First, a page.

Open Access

Sex differences in the association between infant markers and later autistic traits

  • Rachael Bedford1,
  • Emily J. H. Jones2,
  • Mark H. Johnson2,
  • Andrew Pickles1,
  • Tony Charman3 and
  • Teodora Gliga2Email author
Molecular AutismBrain, Cognition and Behavior20167:21

DOI: 10.1186/s13229-016-0081-0

Received: 13 October 2015

Accepted: 24 February 2016

Published: 30 March 2016

The Erratum to this article has been published in Molecular Autism 2016 7:33

Abstract

Background

Although it is well established that the prevalence of autism spectrum disorder (ASD) is higher in males than females, there is relatively little understanding of the underlying mechanisms and their developmental time course. Sex-specific protective or risk factors have often been invoked to explain these differences, but such factors are yet to be identified.

Methods

We take a developmental approach, using a prospective sample of 104 infants at high and low familial risk for ASD, to characterise sex differences in infant markers known to predict emerging autism symptoms. We examine three markers previously shown to be associated with later autistic social-communication symptoms: the Autism Observation Scale for Infants (AOSI) total score, attention disengagement speed and gaze following behaviour. Our aim was to test whether sex differences were already present in these markers at 1 year of age, which would suggest sex-specific mechanisms of risk or protection.

Results

While no sex differences were found in any of the three markers investigated, we found sex differences in their relationship to 3-year autism traits; all three markers significantly predicted later autism traits only in the boys.

Conclusions

Previously identified ‘early autism markers’ were associated with later autism symptoms only in boys. This suggests that there may be additional moderating risk or protective factors which remain to be identified. Our findings have important implications for prospective studies in terms of directly testing for the moderating effect of sex on emerging autistic traits.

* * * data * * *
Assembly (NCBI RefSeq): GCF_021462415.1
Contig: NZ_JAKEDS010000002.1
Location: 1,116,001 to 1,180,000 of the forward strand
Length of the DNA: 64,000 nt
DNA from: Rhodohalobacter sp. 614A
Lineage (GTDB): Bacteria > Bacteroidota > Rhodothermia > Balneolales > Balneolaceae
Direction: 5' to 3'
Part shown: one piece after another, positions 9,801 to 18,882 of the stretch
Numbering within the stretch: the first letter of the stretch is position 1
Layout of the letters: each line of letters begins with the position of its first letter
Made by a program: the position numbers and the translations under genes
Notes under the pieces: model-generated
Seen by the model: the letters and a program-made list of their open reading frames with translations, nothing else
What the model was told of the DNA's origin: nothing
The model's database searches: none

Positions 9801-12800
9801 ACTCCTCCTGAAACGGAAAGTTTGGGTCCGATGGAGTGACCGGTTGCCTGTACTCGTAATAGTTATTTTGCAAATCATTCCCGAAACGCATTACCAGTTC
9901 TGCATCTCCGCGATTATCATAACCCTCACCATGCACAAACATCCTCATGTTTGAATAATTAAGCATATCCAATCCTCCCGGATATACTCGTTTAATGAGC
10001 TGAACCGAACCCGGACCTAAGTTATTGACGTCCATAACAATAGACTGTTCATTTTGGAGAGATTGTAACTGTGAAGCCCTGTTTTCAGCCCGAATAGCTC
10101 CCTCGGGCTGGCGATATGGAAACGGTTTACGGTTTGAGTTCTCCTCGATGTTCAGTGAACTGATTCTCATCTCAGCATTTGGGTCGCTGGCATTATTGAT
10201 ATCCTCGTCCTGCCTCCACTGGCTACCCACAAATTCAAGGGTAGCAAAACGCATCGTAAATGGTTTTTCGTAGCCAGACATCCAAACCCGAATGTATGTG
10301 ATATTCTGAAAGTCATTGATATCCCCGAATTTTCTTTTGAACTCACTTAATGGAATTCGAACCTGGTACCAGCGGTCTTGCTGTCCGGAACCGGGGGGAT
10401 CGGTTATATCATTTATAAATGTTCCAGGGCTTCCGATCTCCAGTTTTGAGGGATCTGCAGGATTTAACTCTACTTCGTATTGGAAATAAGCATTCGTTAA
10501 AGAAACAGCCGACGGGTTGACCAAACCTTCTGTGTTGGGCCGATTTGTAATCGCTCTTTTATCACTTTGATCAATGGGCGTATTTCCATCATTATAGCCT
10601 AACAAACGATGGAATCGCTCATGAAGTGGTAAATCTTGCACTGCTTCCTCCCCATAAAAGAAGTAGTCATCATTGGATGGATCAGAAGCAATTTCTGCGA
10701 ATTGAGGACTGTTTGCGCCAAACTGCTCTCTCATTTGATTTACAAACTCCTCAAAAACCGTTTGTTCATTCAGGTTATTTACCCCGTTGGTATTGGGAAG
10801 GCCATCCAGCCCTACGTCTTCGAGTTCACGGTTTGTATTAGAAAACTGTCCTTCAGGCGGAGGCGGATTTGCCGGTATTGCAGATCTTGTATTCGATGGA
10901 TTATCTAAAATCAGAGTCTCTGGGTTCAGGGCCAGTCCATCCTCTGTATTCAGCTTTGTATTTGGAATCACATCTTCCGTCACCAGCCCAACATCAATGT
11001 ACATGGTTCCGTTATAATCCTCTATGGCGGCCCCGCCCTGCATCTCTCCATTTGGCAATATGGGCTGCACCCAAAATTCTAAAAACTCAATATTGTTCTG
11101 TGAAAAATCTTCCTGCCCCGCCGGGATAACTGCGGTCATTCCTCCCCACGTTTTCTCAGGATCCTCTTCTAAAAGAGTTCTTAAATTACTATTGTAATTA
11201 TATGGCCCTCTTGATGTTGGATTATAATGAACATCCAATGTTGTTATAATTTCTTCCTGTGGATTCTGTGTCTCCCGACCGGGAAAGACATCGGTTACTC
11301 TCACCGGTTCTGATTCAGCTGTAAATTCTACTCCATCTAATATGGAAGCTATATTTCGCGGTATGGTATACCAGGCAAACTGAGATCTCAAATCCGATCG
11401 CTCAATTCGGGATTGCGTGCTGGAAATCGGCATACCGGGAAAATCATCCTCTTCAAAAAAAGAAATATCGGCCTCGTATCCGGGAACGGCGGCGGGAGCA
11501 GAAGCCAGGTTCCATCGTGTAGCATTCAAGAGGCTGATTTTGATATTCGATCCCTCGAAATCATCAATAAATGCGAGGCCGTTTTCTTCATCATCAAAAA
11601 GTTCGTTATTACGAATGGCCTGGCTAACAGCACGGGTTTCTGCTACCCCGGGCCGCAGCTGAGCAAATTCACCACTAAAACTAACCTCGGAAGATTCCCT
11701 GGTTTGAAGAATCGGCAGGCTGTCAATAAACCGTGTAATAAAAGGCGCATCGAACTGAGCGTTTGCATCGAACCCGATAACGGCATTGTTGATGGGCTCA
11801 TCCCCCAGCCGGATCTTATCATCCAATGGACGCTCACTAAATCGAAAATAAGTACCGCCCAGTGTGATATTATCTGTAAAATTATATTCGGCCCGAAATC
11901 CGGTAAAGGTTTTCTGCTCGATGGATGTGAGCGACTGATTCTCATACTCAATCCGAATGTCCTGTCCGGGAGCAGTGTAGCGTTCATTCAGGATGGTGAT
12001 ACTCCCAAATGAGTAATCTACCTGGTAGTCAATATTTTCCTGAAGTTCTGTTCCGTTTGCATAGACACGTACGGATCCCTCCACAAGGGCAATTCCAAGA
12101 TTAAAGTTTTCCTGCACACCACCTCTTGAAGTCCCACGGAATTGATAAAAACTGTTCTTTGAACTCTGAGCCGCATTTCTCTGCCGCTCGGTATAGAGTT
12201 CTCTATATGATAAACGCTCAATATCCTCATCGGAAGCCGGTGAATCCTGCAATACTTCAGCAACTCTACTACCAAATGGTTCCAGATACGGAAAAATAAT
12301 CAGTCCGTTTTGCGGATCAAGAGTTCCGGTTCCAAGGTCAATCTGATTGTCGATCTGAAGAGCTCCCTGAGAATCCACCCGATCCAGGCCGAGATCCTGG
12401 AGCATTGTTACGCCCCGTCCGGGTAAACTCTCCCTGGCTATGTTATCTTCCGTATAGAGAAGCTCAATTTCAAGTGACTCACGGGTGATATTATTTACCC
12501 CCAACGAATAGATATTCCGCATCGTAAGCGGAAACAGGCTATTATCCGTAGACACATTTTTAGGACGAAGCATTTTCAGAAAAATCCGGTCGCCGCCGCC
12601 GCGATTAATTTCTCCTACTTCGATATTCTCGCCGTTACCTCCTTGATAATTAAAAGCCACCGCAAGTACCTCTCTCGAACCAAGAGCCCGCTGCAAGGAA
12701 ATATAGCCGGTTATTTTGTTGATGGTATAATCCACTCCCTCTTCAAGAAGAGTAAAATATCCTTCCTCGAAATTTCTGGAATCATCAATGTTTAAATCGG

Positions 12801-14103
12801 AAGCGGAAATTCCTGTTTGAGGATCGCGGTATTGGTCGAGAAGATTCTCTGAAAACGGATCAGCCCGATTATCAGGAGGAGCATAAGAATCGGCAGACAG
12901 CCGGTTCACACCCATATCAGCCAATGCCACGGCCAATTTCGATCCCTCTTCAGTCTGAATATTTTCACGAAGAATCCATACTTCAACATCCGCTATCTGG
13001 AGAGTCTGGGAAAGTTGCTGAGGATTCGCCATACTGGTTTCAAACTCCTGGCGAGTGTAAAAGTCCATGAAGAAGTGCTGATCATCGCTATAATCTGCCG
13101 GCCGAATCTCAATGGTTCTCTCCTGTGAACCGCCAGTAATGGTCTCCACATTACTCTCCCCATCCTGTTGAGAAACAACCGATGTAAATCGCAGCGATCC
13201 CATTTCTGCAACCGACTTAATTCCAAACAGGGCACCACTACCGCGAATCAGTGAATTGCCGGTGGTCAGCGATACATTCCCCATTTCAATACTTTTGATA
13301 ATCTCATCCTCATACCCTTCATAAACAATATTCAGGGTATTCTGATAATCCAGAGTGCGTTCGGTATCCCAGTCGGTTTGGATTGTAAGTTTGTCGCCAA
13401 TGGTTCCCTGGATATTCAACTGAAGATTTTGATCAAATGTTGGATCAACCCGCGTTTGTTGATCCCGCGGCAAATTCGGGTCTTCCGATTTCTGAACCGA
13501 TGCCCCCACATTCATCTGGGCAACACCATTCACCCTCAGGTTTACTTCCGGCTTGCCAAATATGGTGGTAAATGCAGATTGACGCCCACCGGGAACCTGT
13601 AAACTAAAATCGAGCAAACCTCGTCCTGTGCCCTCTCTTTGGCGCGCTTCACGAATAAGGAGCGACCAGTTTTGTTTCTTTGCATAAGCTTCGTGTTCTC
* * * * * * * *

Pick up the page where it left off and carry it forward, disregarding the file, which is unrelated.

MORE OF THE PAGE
Keywords

Sex difference Infants Autism High risk Differential liability

Background

It is well established that autism spectrum disorder (ASD) is more prevalent in males than in females, with 1:42 boys and 1:189 girls meeting ASD criteria [1]. Despite this being a topic of great interest (see recent special issue in Molecular Autism, vol. 6), the mechanisms underlying sex differences in the prevalence of autism, as well as in other childhood-onset psychiatric conditions, are still poorly understood [2]. In order to characterise sex differences in infant markers previously shown to predict emerging symptoms of autism, we take a developmental approach using a prospective sample of infants at high risk for ASD. The aim of the current paper is to assess whether sex differences are apparent in known early autism markers or in the relationships between early markers and later autistic traits.

According to a prominent hypothesis, the differential liability model [3], boys are more susceptible than girls because they are subject to boy-specific risk factors or because girls benefit from protective factors. To understand the underlying mechanisms, we can examine two types of evidence [2]: direct evidence for sex differences in the risk/protective factors themselves (Fig. 1a), or indirect evidence, in the form of differential relationships between risk/protective factors and the disorder, suggesting the presence of additional sex-specific moderating factors (Fig. 1b). Indirect evidence for girl-specific protective factors comes from studies showing that a higher load of genetic/phenotypic risk is needed for girls to eventually express autistic traits [3]. As a consequence of this, siblings of girls with autism show a higher incidence of autism than siblings of boys with autism [4], although see [5, 6] for no difference in incidence between these groups.
Fig. 1

Sex differences can appear in the expression of early autism markers or in the relationship between marker and outcome. a The marker differentiates between the boys and girls, but relates to later symptoms in the same way in both sexes; here, having lower levels of this marker is protective in girls. b The early marker is similarly expressed in boys and girls but only relates to later symptoms in boys; this is due to additional moderating factors (which are likely to be type of marker described in a) decreasing the impact of this marker in girls. A combination of the two models is also possible